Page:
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Son who burgled parents’ Evington home is spared jail

Alcoholic Christopher Ward burgled his parents’ house but managed to avoid prison after his father made an emotional plea to magistrates

An alcoholic drug user who left a family funeral early to burgle his parents’ house was spared jail after his father stood up in court and begged magistrates to let him walk free. 

Andrew Ward made his plea for mercy at Leicester Magistrates’ Court on behalf of his 29-year-old cocaine-using son Christopher.

It came despite the fact Christopher had stolen a £600 TV, jewellery and other electrical items and had also cashed £450 in forged cheques to take money from his grandfather’s account.

Christopher, of Evington, Leicester, appeared in court and pleaded guilty to the two offences and three other charges.

Andrew, who had kicked his son out of his house, rose from his chair at the back of the court to address the trio of magistrates.

He said: ‘What happened with Chris devastated the family. There was a lot of anger.

‘When you make your own son homeless you don’t sleep, you don’t eat. It’s awful.

‘We are asking everybody here for help in the right way. Chris is a decent person.’

His mother Maria also pleaded for her son not to be jailed.

Fighting back the tears she said simply: ‘Chris is a good lad.’

Andrew and Maria Ward intervened to stop Christopher going to prison. That is despite the fact he left a family funeral early to burgle their home

Andrew and Maria Ward intervened to stop Christopher going to prison. That is despite the fact he left a family funeral early to burgle their home

The magistrates, led by chairwoman Madeleine Bonser, retired to consider their decision after a 45-minute hearing.

After 22 minutes, the bench returned with their verdict.

Mrs Bonser told Christopher Ward: ‘The first thing I have to say is that I am not going to send you to prison today.’

She gave Ward a 28-week prison sentence suspended for two years.

Prosecutor Maimuna Bappa told the court how Ward, who was an alcoholic and abused cocaine, had left a family wake early and burgled his own parents’ home in Burton Lazars.

She said when Ward’s parents got home they realised they had been burgled.

A £600 TV, jewellery and other electrical items had been stolen.

The Wards looked at their CCTV and saw their son arrive in a car then leave after having raided the home they shared.

All the items except the TV were recovered – exactly where Ward told police he had stashed them.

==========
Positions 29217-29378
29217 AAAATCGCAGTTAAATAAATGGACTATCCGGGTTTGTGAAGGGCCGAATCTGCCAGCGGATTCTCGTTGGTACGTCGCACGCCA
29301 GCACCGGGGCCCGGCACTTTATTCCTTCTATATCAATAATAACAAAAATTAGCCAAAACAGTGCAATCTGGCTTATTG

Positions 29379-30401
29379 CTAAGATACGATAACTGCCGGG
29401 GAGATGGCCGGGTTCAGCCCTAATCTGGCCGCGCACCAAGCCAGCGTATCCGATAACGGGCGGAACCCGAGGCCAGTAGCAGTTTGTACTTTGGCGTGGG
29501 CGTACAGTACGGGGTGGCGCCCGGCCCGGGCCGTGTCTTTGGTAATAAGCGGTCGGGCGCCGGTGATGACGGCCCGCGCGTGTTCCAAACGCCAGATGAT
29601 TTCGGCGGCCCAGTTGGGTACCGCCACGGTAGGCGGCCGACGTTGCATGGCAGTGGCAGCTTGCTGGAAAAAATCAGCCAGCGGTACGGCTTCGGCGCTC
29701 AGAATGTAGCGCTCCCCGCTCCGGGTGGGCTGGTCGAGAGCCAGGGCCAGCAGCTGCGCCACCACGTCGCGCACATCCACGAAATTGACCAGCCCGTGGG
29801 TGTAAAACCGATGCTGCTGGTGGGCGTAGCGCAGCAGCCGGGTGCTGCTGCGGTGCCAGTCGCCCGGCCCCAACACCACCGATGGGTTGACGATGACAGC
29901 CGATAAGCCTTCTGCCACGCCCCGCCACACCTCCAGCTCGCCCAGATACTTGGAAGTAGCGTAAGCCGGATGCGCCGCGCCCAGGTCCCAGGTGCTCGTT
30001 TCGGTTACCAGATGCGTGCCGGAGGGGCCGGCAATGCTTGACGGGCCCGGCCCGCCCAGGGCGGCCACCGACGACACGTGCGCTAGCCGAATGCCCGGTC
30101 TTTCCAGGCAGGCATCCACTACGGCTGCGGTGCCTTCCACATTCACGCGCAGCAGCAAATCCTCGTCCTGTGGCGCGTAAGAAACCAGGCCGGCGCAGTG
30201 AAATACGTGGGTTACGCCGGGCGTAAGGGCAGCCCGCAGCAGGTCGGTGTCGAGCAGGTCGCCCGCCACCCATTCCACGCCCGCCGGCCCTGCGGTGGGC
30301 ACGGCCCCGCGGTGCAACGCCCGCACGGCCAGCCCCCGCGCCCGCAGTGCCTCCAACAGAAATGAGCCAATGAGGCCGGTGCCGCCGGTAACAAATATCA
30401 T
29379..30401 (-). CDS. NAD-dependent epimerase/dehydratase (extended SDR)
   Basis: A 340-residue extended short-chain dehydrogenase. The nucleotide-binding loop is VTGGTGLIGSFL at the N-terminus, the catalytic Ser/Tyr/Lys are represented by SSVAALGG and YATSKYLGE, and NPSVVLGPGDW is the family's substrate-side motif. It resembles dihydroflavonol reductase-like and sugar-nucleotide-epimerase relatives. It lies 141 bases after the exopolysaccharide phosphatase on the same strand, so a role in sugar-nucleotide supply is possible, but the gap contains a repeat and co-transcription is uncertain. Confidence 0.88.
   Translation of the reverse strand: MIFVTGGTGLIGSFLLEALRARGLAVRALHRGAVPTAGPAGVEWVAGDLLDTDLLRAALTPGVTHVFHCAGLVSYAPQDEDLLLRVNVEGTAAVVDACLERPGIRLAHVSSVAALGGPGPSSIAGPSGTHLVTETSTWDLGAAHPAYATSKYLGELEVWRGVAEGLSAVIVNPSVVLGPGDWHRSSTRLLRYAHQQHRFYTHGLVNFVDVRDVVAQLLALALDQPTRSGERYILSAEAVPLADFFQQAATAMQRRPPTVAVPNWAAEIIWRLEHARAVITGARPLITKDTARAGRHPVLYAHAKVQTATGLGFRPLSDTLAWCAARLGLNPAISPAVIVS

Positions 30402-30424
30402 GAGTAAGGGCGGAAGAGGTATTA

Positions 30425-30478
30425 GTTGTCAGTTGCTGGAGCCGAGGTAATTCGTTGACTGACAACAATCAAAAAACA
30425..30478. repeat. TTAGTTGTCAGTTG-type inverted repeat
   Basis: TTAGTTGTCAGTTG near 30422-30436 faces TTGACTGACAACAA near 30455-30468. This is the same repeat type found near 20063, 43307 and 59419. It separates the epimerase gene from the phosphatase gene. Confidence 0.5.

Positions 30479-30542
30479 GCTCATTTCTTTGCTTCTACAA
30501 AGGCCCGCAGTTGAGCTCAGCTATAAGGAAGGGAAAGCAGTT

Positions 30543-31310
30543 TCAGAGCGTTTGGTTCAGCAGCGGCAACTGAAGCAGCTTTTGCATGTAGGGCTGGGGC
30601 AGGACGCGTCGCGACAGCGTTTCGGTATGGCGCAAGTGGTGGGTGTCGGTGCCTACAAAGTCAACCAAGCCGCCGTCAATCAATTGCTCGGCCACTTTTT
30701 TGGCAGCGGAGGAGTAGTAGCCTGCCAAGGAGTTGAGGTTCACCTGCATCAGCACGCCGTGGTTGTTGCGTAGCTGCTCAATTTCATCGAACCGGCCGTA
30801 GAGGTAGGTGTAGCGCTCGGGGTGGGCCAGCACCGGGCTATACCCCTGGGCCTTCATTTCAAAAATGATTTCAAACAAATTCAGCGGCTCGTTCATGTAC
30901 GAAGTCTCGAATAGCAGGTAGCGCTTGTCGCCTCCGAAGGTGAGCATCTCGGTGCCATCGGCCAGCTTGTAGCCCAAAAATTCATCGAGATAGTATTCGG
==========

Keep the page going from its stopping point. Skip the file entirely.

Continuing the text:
At Leicester Magistrates' Court, an alcoholic burglar was spared jail after his parents pleaded with the bench to give him a second chance

At Leicester Magistrates’ Court, an alcoholic burglar was spared jail after his parents pleaded with the bench to give him a second chance

Miss Bappa told how Ward also stole cheques from his grandfather and cashed in two for £450 after forging his signature.

Other cheques which had bounced were found under his bed at his room in his parents’ home.

The court heard that Ward also owed nearly £100 after he stayed at the Quorn Lodge Hotel in Melton for two nights and only paid a £20 deposit.

He also ran up a £31 bill at the Coast to Coast restaurant at Highcross in Leicester after ordering food and drinks he knew he could not pay for.

Miss Bappa said Ward had also broken into his grandfather’s garage and smashed a window on his car so he could get into the vehicle to sleep.

David Hallmark, defending, said Ward had lost himself in alcohol and drugs in a 18-day crime spree.

He said: ‘Alcohol is the prime reason for this offending. My client was an alcoholic who at his worst was drinking three bottles of wine a day.

‘He has started addressing these issues. These offences pass the custody threshold.

‘A custodial sentence would punish the wider family by having their son in HMP Leicester for Christmas and beyond.’

Jobless Ward, who burst into tears when his father addressed the court, thanked the magistrates.

He said: ‘This has been a huge wake-up call for me. I will never forgive myself for it.

‘All I can do is try to make amends and that’s what I will do.’

The father, mother and son all wept and hugged each other before they left the courtroom.

 



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